President Donald Trump, who told the nation's governors at the Annual Governors' Ball that they have "an easy job," signed a bill on Tuesday that makes it much easier for mentally ill people to purchase guns. The bill, which was signed by the President in fulfillment of his campaign promise to the NRA, rescinded an Obama Administration requirement that the Social Security Administration forward the names of mentally ill people to the National Instant Criminal Background Check System, which suffices as the FBI database. The database serves as the basis for deciding whether or not people have the mental stability to purchase guns.

The Obama Administration enacted the requirement in an effort to limit access to guns by mentally ill people.

Why the Brady Bill was enacted

The Brady Bill was enacted in 1993 in response to the shooting and attempted assassination of President Ronald Reagan on March 31, 1981. President Reagan was shot in the chest near the heart and survived; but Jim Brady, the President's press secretary, was shot in the head and almost died.

For the next twelve years, Jim Brady and his wife Sarah fought for gun control legislation at the White House and in Congress. At first, Reagan was opposed to The Brady Bill but changed his mind after leaving the White House. Reagan then joined the Bradys in lobbying President George H.W.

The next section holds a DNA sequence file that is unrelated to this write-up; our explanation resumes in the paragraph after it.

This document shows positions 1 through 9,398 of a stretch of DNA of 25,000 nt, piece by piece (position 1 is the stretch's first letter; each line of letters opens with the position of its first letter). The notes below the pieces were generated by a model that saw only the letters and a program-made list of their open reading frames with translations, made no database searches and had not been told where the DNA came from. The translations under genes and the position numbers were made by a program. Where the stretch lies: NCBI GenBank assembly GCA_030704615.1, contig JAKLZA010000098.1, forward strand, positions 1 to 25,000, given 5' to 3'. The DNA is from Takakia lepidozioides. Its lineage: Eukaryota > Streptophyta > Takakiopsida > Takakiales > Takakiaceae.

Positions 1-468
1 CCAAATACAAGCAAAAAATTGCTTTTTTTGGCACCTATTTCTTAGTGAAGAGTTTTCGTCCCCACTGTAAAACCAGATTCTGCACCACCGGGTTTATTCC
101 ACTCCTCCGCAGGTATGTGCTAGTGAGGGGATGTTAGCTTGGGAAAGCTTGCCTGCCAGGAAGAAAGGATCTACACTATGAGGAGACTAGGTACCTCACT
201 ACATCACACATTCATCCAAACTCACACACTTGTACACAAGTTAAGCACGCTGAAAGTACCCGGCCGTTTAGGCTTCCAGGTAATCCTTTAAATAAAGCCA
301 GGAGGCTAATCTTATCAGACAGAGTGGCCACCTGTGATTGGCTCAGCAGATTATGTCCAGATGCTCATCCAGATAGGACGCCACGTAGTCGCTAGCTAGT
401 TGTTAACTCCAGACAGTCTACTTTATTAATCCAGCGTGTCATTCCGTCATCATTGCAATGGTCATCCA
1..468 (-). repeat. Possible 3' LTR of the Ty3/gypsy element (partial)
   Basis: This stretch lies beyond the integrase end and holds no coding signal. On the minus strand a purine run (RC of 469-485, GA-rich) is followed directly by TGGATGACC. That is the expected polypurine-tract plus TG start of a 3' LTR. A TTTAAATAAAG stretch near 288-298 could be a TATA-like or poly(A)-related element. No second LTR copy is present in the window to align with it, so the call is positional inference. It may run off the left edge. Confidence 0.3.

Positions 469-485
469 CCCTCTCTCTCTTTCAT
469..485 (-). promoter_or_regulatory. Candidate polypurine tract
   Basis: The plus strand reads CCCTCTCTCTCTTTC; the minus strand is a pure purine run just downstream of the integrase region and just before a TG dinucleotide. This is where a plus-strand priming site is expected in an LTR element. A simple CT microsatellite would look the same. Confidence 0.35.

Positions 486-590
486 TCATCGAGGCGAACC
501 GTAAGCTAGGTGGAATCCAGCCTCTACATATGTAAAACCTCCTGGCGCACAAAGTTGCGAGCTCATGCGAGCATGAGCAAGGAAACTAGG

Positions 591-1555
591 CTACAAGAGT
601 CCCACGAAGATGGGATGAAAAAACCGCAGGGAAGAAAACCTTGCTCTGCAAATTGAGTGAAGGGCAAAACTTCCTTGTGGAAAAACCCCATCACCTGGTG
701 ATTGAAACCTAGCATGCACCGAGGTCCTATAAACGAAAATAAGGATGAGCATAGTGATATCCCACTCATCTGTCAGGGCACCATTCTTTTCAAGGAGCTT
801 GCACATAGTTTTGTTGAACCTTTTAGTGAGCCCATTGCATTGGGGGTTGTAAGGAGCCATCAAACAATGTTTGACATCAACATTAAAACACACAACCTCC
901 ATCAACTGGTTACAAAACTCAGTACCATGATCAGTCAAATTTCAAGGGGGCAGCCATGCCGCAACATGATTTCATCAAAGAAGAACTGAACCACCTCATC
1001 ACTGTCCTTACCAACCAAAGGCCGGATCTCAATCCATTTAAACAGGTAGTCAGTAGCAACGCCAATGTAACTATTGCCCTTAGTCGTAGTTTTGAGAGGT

Bush to support The Brady Bill, but to no avail.

The Brady Bill finally was enacted in 1993, the year that Bill Clinton took office. Among other things, the bill severely limited access to weapons by mentally ill people, or people who had a history of having been treated for mental illness.

The bill that Trump signed today, amidst very little media coverage, undid nearly all the progress that was made by the Bradys during their twelve-year advocacy of the Brady Bill.

John Hinckley, the man shot both Reagan and Brady, was mentally ill and was committed to a mental institution for years. Hinckley was released in 2016 and now is free to roam the streets.

Trump signs two bills for women

President Trump, who was attacked over the weekend by Former President George W. Bush for his assaults on the media and for banning several media outlets from attending White House news briefings, also signed two bills enhancing the mobilization of women in the sciences.

The Promoting Women in Entrepreneurship Act enables the National Science Foundation to utilize entrepreneurial programs for the recruitment of women in science. The Inspiring the Next Space Pioneers, Innovators, Researchers and Explorers Women Act, mandates that NASA encourages women to explore careers in high-tech fields, including engineering, technology, aerospace and math.

Trump signed the bill in response to his daughter Ivanka's advocacy. On Facebook, Ivanka stated that "Closing the gender gap in STEM fields is essential to both innovation and workforce development,"(USA Today, 2/28/17).

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